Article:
Monday, July 17, 2017

Post Coronet Project Roundup

I've been working on a few things in the last month...a couple of new projects, and one which I'm plugging away slowly at.

The highlight was I decided to make a pair of test trunkhose, in a bias cut, striped velvet--the same one my Brunswick doublet is made from, as I intended to wear it with that doublet.  The result? multiple directions.

But first...
 With the buying of sole bend, and the gift of some hobnails, I decided I wanted to try making a pair of Caliga...Roman military sandals/boots.  I found that drafting was not remotely difficult...essentially trace a sole slightly smaller than the outline of your foot, measure up on the back to the desired height, then add straps; four small ones on the outside, and three on the inside.

Sadly, this is as far as I got...although I have perfect sole bend, all the cutwork of the top requires a heavier leather than I have...something around 8oz veg tan will be perfect. 

From Sainct Didier's book of the single sword...this is a warning of what is to come.

Using the trunkhose pattern I drafted in  the last month, I cut out the pieces.  On the bias and two pieces per leg.

My first time cartridge pleating...I had to do some research, and found that yes, padding is almost always required for the pleats.  The turn under of the fashion fabric should be considerably more, though.

I wanted pockets for this outfit...big ones, as you'll see.  Some research (PoF3, primarily) showed me that the pockets were typically free hanging, rather than sewn into the sideseam fully.

 While I didn't get as much poof as I desired, the cartridge pleating worked perfectly, and fitted the waistband correctly.
I got a new book!  Purses in Pieces, which covers various purse/pouch designs from late medieval and renaissance Netherlands.

 Busily sewing the lining into place on the trunkhose.

 The parts of the codpiece.  Base gusset, top base, and the sticky-outy bit.  I did an impromtu FB live feed of my drafting it.

I did complete--and even finish the documentation for--the trunkhose.  The documentation can be found HERE, and photos of it being worn at Summer Coronet are below.

 I briefly worked on the shirt.  I am not really enjoying this project, for some reason...  It's not hard, I'm just procraftinating.

With my book in hand, I decided on what I wanted to attempt to make for the Prince's Whim competition (with only 5 days to go).  The competition was belt pouches, and I decided on a late 14th century girdle pouch.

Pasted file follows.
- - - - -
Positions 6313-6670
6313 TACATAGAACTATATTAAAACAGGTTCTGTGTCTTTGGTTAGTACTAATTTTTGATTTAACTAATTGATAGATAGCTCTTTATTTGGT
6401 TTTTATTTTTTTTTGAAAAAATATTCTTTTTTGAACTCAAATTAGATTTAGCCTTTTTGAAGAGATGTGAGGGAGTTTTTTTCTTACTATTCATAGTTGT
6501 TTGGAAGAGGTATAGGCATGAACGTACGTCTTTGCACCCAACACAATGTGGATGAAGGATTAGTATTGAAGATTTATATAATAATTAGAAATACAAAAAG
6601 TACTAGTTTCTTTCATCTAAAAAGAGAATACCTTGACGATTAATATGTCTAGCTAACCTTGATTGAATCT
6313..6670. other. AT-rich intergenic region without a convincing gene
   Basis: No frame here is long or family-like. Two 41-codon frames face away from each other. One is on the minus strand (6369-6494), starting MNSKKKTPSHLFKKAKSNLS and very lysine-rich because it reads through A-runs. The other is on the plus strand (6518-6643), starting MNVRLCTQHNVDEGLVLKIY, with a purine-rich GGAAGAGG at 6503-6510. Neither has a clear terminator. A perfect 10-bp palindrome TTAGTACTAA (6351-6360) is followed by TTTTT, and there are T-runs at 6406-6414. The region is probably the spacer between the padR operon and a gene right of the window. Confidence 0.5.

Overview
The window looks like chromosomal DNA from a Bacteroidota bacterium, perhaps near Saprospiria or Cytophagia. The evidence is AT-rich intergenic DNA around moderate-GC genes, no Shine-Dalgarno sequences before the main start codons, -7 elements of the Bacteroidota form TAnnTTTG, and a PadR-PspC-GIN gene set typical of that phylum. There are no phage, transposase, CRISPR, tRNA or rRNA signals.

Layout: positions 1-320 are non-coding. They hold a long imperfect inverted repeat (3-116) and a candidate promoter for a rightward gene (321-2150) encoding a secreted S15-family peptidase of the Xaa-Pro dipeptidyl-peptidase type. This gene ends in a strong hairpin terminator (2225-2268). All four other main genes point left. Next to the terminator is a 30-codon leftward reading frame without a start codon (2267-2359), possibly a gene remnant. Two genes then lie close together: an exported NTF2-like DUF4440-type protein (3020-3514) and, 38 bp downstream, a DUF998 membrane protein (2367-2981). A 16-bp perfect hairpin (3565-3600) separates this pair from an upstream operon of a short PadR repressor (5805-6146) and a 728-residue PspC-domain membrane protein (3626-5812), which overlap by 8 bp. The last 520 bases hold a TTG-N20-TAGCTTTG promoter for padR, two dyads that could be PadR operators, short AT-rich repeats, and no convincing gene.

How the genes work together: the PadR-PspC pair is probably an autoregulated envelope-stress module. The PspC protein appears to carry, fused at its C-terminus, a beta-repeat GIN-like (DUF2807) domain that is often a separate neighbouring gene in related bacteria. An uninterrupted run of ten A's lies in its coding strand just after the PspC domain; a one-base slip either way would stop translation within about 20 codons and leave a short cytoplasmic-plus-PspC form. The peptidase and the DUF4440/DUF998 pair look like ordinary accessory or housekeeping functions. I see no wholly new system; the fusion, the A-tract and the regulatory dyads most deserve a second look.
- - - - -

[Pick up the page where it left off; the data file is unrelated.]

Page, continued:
The materials are about 3oz Veg tan leather, and a pigskin upcycled from the same coat as my Airship Jacket, and I am handsewing with linen thread.

 I wanted there to be two compartments, plus two pouchlets.  Here, I was working out the pattern for the overlay, which supports said pouchlets. 

This project required an old friend to glue stuff in place while I sewed...wheat paste, from Marc Carlson's recipe (1 cup water, 1/4 cup flour, 1/16th tsp salt.  Boil).  I heated and boiled it until it was a thick, globby mess, and used my fingers to spread it on where I needed to glue the leather.  It is a mild, water soluble adhesive, perfect for holding pieces in place while you sew.

 I did glue the cover in place, but used paperclips to hold the front and back of the back pouch in place for sewing.

Then it had to be turned...this is as far as I got, since my iron oxide dye wasn't ready.

 I did promise you photos...these are all taken by Halfdan "Twobears" Ozurerson.

Fighting in it, as intended.

 And a back shot.  Yes, I did get a number of comments about needing to make a matching has been added to the project list--probably just a plain black one.

 Pockets!  Just standing, nonchalantly.

 Wait...what's this?!
There's a bottle of wine in my pants!

Aaand lounging.

© John Frey, 2017. The Author of this work retains full copyright for this material. Permission is granted to make and distribute verbatim copies of this document for non-commercial private research or educational purposes provided the copyright notice and this permission notice are preserved on all copies.  The action and glamour shots are ©Travis Abe-Thomas.


  1. You've become quite the amazing man.

    1. Thank you, Grand-don. So much further to go before I am at the level I want.